Sweat ‘s unflinching mission is to lay out the slow strangulation of the American Dream.
Filing taxes used to be a routine process for Tanya James -– until the Great Recession upended her financial life.
Several years ago I produced a documentary film about young men who had been in gangs and in prison, men who had had their lives turned around when they were accepted into building trades unions. They all came from tough and economically deprived backgrounds. In addition to their social environments, what was similar about all of the young men who had gotten in serious trouble was the absence of a father in their lives.
Most of them explained to me that while they respected their mothers’ feelings while in the home, when outside of the house they gravitated towards other male figures. Arturo Peña, who was part of a gang in Los Angeles’ Ramona Gardens housing project, reflected on his experience as a young man. “We didn’t have fathers growing up so we looked up to these older gang members who dominated and controlled the streets.”
The lucky ones from so-called “broken families” —
Twice a year Sacramento goes into a frenzy analyzing the state budget. First, in January, the Governor releases his proposed budget, then the “May Revise” appears as the Governor adjusts projections and heeds advice from Senators and Assembly members. The budget, however, is more than a long economic document. It becomes part of the Governor’s legacy, it’s a statement of his priorities, how he will want to be remembered and what he believes will be best for Californians.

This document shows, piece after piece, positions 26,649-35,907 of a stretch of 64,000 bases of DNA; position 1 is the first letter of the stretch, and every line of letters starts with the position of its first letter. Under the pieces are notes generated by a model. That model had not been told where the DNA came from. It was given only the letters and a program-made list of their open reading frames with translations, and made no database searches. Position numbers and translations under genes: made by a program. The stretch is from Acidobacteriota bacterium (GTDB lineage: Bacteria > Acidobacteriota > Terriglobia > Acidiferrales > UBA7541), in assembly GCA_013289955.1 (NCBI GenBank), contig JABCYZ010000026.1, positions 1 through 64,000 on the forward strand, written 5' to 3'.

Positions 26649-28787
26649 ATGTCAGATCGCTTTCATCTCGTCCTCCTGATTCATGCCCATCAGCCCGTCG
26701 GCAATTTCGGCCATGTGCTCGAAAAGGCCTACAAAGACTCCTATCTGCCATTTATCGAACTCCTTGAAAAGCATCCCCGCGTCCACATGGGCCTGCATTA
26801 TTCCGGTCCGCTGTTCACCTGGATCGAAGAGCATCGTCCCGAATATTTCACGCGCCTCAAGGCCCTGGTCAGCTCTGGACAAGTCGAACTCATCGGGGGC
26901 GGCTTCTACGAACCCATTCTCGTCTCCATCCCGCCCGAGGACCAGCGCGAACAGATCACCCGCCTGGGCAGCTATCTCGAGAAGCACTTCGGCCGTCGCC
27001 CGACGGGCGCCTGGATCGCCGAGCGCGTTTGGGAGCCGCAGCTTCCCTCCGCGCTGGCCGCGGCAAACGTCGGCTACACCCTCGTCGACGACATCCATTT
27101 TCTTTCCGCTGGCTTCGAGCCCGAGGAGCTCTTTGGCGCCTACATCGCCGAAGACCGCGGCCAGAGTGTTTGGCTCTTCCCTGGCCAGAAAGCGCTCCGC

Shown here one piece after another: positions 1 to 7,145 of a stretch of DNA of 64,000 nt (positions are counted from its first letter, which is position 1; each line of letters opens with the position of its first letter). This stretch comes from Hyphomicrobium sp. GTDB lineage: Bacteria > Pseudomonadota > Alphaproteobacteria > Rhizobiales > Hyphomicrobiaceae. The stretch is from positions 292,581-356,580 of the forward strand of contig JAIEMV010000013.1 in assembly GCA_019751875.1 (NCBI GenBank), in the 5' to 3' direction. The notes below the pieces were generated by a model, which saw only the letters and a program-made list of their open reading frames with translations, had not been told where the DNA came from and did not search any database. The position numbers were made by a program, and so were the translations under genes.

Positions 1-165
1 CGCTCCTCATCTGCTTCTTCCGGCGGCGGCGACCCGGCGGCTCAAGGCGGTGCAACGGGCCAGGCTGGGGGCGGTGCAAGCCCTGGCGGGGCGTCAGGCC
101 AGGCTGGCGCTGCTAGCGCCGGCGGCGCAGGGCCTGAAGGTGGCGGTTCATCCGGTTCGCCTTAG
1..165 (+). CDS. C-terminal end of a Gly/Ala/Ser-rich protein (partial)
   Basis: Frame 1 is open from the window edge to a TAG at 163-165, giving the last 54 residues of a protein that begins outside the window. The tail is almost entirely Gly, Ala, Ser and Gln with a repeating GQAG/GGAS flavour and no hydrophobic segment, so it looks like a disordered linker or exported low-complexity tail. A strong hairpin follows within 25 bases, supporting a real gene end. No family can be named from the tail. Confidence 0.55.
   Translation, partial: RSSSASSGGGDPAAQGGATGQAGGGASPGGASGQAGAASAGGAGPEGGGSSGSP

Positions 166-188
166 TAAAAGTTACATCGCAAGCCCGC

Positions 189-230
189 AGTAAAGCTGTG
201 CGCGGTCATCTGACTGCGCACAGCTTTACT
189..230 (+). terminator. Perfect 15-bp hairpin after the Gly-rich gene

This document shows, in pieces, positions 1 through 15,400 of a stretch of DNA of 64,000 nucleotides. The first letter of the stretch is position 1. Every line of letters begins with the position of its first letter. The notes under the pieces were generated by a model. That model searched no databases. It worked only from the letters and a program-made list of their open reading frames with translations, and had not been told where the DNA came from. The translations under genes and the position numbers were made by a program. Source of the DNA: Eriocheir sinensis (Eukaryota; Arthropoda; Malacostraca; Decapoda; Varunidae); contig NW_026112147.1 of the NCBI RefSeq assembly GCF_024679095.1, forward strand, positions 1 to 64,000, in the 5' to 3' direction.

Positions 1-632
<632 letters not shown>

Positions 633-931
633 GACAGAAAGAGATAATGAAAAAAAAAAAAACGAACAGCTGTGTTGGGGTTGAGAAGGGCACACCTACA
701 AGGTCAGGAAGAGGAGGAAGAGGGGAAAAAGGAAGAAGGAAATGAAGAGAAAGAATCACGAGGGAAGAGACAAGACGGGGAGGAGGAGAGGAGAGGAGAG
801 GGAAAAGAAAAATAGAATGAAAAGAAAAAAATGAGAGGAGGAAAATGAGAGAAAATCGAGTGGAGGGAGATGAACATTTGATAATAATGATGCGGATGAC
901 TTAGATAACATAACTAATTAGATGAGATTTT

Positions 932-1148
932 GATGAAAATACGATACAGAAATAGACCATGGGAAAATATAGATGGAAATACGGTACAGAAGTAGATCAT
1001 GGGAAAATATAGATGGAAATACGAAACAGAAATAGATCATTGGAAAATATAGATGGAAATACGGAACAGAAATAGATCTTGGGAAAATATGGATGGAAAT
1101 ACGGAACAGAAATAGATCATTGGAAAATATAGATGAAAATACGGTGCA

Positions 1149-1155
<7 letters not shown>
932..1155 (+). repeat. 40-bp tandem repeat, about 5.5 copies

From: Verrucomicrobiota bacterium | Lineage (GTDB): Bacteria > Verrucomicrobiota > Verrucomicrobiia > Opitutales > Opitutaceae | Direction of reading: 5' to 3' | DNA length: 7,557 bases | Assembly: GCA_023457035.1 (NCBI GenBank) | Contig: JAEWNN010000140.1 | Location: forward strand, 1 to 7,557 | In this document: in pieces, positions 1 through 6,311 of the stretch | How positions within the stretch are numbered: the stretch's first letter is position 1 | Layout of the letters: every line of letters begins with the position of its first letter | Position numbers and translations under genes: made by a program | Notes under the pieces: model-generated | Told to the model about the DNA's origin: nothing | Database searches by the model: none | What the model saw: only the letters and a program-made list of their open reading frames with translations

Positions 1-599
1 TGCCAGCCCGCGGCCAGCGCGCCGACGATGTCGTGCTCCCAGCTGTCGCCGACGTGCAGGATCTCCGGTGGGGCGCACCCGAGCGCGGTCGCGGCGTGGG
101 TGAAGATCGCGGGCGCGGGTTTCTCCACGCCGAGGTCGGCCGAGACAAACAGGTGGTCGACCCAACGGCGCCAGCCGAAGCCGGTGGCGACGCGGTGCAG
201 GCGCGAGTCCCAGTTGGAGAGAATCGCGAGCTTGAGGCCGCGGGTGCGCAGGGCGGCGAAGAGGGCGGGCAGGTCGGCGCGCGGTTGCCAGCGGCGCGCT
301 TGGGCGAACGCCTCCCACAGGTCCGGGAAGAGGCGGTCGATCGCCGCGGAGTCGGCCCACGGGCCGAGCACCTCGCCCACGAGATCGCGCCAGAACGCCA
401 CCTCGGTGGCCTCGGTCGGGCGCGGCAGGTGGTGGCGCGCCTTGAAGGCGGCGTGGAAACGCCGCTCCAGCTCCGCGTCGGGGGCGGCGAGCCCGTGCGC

Governor Jerry Brown is shaping a legacy based on fiscal responsibility. He wants to be remembered as the Governor who solved the debt crisis and bequeathed fiscal stability to California. Unlike his predecessor, Governor Brown has invested in education, by creating a solvent K-12 system and reinvesting, albeit modestly, in public higher education. However, he is missing some crucial elements that will undermine this success: namely, an investment in low-income families. The Governor forgot that it is working families who most need fiscal solvency.